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Thursday, February 12, 2009

The Effects of Exit Pupil


Every so often, you might hear astronomers mention the exit pupil of certain eyepiece/telescope combinations. While exit pupil is more commonly discussed when considering binoculars, it is also quite important to telescope users. So what does it all really mean? Also, how can this exit pupil affect my views through a telescope?

The exit pupil is the image of the objective element as projected by the eyepiece. Thus, all light collected by the telescope passes through the exit pupil. Ideally, the exit pupil of the telescope should be approximately the size of the pupil in your eye. Any larger and light might be wasted by not entering the eye's pupil.

Calculating Exit Pupil


Exit pupil is defined as the objective diameter divided by the magnification. So to find your telescope and eyepiece combo's exit pupil, take the focal length of your telescope and divide it by the focal length of your eyepiece. This is the magnification of your telescope and eyepiece combo. Now, divide the objective diameter by this magnification. Make sure you do this all in the same units, i.e. completely in millimeters. The result is your telescope and eyepiece combo's exit pupil. So,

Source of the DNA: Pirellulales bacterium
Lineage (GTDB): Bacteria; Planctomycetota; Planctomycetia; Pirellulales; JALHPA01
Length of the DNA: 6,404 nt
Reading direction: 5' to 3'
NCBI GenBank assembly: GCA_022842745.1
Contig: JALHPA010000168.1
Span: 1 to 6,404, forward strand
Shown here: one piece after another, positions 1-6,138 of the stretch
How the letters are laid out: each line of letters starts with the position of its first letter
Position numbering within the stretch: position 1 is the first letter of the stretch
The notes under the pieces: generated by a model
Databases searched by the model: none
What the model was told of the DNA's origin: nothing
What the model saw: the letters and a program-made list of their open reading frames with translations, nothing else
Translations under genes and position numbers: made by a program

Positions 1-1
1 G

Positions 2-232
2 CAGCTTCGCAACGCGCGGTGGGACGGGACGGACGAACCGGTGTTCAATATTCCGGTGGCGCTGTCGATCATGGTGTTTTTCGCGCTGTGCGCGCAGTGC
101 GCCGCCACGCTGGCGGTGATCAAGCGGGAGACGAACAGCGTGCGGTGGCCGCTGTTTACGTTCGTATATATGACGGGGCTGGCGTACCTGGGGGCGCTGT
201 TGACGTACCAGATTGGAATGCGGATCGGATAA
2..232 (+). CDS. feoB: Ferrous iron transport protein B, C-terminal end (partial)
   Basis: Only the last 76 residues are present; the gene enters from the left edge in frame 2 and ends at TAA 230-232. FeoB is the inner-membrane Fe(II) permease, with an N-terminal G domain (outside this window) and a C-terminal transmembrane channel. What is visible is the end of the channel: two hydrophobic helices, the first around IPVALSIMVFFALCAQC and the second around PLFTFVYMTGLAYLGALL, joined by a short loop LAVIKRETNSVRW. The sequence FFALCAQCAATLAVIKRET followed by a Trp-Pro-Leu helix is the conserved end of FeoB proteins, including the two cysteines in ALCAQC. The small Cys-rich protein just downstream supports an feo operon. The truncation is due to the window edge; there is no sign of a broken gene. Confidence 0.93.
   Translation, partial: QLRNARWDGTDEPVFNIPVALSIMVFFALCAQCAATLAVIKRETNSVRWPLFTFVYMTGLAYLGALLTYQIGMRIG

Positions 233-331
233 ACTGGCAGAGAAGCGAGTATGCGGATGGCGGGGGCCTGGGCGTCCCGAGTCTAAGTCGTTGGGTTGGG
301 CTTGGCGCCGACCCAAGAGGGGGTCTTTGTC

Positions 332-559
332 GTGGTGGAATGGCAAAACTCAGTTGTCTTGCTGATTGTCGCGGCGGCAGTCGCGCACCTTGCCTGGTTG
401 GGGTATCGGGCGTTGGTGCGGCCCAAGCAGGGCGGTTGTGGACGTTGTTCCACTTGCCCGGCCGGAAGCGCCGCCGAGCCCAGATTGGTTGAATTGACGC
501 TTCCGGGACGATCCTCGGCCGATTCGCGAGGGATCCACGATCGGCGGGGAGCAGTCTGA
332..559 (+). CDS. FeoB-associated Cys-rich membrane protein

For example, my telescope has an objective diameter of 254 mm. If I use a magnification of 40x, I would have an exit pupil of 6.35 mm, near the 7mm "maximum" available to young eyes.

Find Your Eye's Pupil Size


In order to fully understand the effects of exit pupil, you should know the maximum dilated pupil size of your own eyes. This sounds like it might be difficult to measure, but is not as hard as it sounds. Go into a dark room and let your pupils adjust for a minute or two. Take a piece of dark paper, and cut two slits in it, spaced a certain distance apart. Start with 7 mm and work down. You will be able to see two images through these slits. When the two images just barely touch, you have reached your pupil size. Pupil size typically decreases with age. Young people may have pupil sizes over 7 mm, but will sharply decrease between the ages of 30 and 60 to 6 mm and below.

Also, check out Mang's page on how to find your pupil size using a camera!

The importance of this is that if you have a pupil size of 6 mm, any exit pupil over 6 mm is a waste of light! Thus you are not using the full aperture of your telescope. Using an exit pupil that is the same size of your eye's pupil will allow you to see the widest field of view and see the "richest field" your telescope can provide. Keep this in mind when pricing your next eyepiece purchase!

Clear skies!

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